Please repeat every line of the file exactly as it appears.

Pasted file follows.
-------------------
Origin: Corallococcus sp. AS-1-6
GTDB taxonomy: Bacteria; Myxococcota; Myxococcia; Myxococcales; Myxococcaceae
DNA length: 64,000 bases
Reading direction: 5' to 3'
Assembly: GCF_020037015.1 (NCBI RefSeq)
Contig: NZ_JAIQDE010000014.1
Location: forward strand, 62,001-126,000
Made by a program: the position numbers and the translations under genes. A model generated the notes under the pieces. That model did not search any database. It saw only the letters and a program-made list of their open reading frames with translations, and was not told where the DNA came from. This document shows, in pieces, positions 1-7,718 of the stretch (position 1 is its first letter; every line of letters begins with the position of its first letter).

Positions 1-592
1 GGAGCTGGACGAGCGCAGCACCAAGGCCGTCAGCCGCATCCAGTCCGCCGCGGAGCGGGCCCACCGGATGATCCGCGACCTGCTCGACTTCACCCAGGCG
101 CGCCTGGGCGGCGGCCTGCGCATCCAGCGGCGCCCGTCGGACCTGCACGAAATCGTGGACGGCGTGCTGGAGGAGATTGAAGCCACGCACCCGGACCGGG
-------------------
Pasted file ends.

Origin: Corallococcus sp. AS-1-6
GTDB taxonomy: Bacteria; Myxococcota; Myxococcia; Myxococcales; Myxococcaceae
DNA length: 64,000 bases
Reading direction: 5' to 3'
Assembly: GCF_020037015.1 (NCBI RefSeq)
Contig: NZ_JAIQDE010000014.1
Location: forward strand, 62,001-126,000
Made by a program: the position numbers and the translations under genes. A model generated the notes under the pieces. That model did not search any database. It saw only the letters and a program-made list of their open reading frames with translations, and was not told where the DNA came from. This document shows, in pieces, positions 1-7,718 of the stretch (position 1 is its first letter; every line of letters begins with the position of its first letter).

Positions 1-592
1 GGAGCTGGACGAGCGCAGCACCAAGGCCGTCAGCCGCATCCAGTCCGCCGCGGAGCGGGCCCACCGGATGATCCGCGACCTGCTCGACTTCACCCAGGCG
101 CGCCTGGGCGGCGGCCTGCGCATCCAGCGGCGCCCGTCGGACCTGCACGAAATCGTGGACGGCGTGCTGGAGGAGATTGAAGCCACGCACCCGGACCGGG